Duane Reade Infilitrates Williamsburg By Adding A Beer Bar

When Duane Reade announced it wanted to open a store in the hip poseur enclave neighborhood of Williamsburg in Brooklyn, it faced stiff opposition from locals and bloggers who feared it would destroy the area’s charm and drive a nearby local pharmacy out of business. So the pharmacy chain bought over the natives with beer.

The Duane Reade on Kent Ave features a beer bar where customers can fill up growlers, a glass half-gallon, from eight different beers on tap. A walk-in close has local, regional and national craft beers. The gambit seems to be working. Even patrons who say they were inclined to frequent the other pharmacy so they could support local independent business can’t resist the siren song of convenient top-shelf fermented hops.

At the end of the day, even some of the most ardent anticorporatists can be won over by classic economic principles. If you have the only supply to meet their demand, they’ll still come crawling through your automatic door.

A Duane Reade in Brooklyn With a Beer Bar [NYT]

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  1. EdK says:

    That’s weird, I’ve never seen a growler of PBR before.

    • tbax929 says:

      I’m even more confused. I had to look up “growler” to see what it was! I’d never heard that word before.

      • tbax929 says:

        Slight correction: I’ve heard of a growler as one who growls. I should have written that I’ve never heard of a growler of beer.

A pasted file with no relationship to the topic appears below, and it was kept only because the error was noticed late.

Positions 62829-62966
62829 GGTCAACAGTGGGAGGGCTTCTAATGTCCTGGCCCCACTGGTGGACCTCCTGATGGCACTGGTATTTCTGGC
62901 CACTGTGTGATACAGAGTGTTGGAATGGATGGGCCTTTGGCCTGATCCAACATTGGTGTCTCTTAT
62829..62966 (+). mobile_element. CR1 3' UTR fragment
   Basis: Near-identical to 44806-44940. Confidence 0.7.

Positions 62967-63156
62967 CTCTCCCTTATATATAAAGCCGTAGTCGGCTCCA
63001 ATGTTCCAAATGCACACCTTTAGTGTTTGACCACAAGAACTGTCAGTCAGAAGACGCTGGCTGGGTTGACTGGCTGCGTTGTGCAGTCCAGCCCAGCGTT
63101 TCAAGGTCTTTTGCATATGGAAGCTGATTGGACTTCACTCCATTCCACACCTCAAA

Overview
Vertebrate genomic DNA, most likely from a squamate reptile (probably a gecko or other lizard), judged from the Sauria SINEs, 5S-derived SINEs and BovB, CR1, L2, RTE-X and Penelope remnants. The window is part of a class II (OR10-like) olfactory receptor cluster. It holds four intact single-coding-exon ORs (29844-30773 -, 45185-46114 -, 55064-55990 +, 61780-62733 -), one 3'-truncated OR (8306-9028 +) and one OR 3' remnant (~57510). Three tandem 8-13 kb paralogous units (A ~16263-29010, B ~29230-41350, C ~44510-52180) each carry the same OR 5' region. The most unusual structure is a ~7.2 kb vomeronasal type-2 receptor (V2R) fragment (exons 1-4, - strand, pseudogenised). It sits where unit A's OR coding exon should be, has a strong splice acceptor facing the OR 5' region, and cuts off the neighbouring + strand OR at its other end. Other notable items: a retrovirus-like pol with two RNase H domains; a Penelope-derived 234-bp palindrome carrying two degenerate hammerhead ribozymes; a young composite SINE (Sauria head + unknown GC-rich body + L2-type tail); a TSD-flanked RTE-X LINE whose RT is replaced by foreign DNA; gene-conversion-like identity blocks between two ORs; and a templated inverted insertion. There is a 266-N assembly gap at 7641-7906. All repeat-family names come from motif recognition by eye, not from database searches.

• bonzombiekitty says:

      Sadly, I have. There’s a great bar in my neighborhood that has two dozen different types of craft beers, and they’ll fill up a growler for any beer on tap. Unfortunately, the neighborhood has a lot of hipsters who drink PBR, so that’s the only non-craft brew they have on tap.

    • GrimJack says:

      I lol’ed. Don’t forget Miller High Life as well. When I was playing in a punk band (in New England), Miller High Life was our usual practice session beer. When we started playing gig’s in Brooklyn, we lost a taste for it…

  2. Blueskylaw says:

    Honey mead or the deal is broken.

    • Thassodar says:

      YES! Honey mead is WAY too uncommon, especially in LIQUOR stores*!

      *In North Texas.

      • SonarTech52 says:

        It’s because Friar Tuck is only one man… there’s only so much Honey Mead he can make at a time.

    • Zowzers says:

      Its just called Mead. Adding the Honey on the front is just being redundant. Like saying I’d like a barley beer or asking for some wet water.

      • Blueskylaw says:

        Scientists create ‘dry water’
        It may sound like a contradiction in terms, but scientists have created ”dry water”.
        The substance resembles powdered sugar and could revolutionise the way chemicals are used.
        Each particle of dry water contains a water droplet surrounded by a sandy silica coating. In fact, 95 per cent of dry water is ”wet” water.

        Confusion much?

      • caradrake says:

        When I go into a liqour store and ask for ‘mead,’ I get asked ‘what’s that?’ When I say I want honey mead, they suddenly realize what it is I’m talking about. So it may be redundant, but if it works…

        Mmmmm, mead.

  3. Bagels says:

    Put the Dogfish Head Worldwide Stout on tap and they’ll be so drunk they’ll buy anything

  4. blogger X says: